Step back in time and experience days of old with your family.
My friend and I arrived for the House and Farm Fair just as the gates opened and we were surprised at how much interest it had gathered – there was a huge line even five minutes past ten. On the website, there is a notice saying that there were more than 4000 people at the fair!
We were not too sure what to expect but it’s safe to say that we enjoyed every minute there! I would recommend making it a half or full day outing; my friend and I only had two hours, so we rushed around trying to experience everything. You can choose to pack a picnic or buy your lunch from the food stalls and sit down on the haybale picnic tables or borrow a picnic mat and sit on the grass. Don’t forget your hats and sunscreen!
There were many different attractions to keep you and your family entertained for hours. Coming down the path, we were met by the delicious smell of sizzling sausages and BBQed meat. Perhaps slightly ironically, opposite the food stalls were a small herd of cows which you could feed hay to and pet.
Besides the cows, was Mrs Fox’s schoolhouse where you could sign up for a school experience from the 1880s. I, unfortunately, did not have the time to attend but Mrs Fox was standing outside the door waiting for her students.
Further down was a petting zoo that garnered much attention from both kids and adults. There were goats that were enjoying being fed and little ducklings that waddled around happily. Close to the petting zoo, a crowd had gathered around a demonstration of a man using a whip and it was very exciting to hear the loud crack of the whip as he explained the different ways to use it.
I was unable to experience the pony ride as the line was too long and the boomerang throwing demonstration due to time constraints. However, we made time to stop over and take in the Aboriginal artefacts and artworks as we rushed to our car. There were children painting and learning how Aboriginal art symbols as an Aboriginal woman helped them and informed them about her culture and traditions.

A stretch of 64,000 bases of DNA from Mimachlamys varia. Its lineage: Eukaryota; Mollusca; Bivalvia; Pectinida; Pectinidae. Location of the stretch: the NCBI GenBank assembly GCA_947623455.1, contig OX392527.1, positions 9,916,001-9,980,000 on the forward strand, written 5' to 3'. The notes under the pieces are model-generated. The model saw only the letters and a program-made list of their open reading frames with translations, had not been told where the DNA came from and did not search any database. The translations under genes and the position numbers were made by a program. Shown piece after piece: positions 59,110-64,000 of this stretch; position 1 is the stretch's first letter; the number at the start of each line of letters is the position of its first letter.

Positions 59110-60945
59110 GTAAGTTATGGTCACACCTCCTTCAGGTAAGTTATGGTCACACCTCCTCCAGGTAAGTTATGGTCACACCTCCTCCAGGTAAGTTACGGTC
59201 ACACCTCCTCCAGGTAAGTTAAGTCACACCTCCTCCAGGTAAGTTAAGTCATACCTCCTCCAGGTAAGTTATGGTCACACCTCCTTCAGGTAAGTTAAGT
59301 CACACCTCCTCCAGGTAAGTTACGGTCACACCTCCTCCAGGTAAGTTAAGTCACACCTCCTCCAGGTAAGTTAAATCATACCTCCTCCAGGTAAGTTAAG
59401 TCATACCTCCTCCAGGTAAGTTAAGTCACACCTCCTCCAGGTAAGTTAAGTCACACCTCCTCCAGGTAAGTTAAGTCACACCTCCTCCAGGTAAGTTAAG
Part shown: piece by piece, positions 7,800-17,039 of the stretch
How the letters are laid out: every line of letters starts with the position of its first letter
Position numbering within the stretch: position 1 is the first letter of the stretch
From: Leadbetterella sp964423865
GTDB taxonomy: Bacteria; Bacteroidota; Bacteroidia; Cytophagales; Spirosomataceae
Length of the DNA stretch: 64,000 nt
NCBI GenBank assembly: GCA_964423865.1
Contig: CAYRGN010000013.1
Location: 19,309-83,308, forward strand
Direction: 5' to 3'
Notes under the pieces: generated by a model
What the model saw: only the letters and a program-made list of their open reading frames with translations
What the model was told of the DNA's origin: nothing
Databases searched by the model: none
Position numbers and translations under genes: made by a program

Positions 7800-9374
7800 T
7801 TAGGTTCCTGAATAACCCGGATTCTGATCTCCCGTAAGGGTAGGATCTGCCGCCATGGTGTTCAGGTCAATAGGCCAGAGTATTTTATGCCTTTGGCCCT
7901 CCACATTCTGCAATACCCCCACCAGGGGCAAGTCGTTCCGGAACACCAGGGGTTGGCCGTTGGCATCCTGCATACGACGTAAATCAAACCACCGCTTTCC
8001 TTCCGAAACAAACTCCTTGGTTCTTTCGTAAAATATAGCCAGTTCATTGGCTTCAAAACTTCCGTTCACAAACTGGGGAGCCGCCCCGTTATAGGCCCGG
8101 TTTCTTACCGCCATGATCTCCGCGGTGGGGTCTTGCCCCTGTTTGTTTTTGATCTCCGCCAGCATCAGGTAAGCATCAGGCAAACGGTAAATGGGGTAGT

There were a handful of food stalls that ranged from BBQ to desserts. The fair supported both organisations such as the Castle Hill CWA (Country Women’s Association of NSW) who were selling homemade pickles, jams, and classic scones; and the Riverstone Scouts who hosted a sausage sizzle.
My friend bought the Hunger Bear Box from Blackbear BBQ and thoroughly enjoyed the three different types of meat. We finished off with some Unicorn Droppings fairy floss from Instafamous Fluffe and a sausage from the Riverstone Scouts. Although there was a small number of stalls, I believe there was enough to satisfy both hunger, caffeine, and sweet cravings with other stalls being The Gelato Man, The Loaded Crumb, and Pull’N Shots.
Pros and Cons
The farm is quite spacious, and all the attractions are spread out accordingly. While this ensures the crowd is spread out, it will also require some walking.
While some of the stalls accept EFTPOS, there is an ATM available for those who do not have cash. However, I would recommend cashing out before you come as there is a high withdrawal surcharge!
It is great to have a fair like this in Hills that is engaging, entertaining, and educational. There were many more attractions that we missed out on such as vintage games and maypole dancing. I look forward to coming back next year and spending more time at the fair. I would recommend coming early before the main crowd in the middle of the day to find parking.
Digging up more history at Rouse Hill House and Farm
Address: 356 Annangrove Rd, Rouse Hill NSW, 2155
Phone: +612 9627 6777
Wed-Sun | 10am-4pm
Family Fair: 12th August 2018 | 10am-4pm
Adult | $12
Concession | $8
Family | $30
Sydney Museums Pass holders | Free
Members | Free
Children under 5 years | Free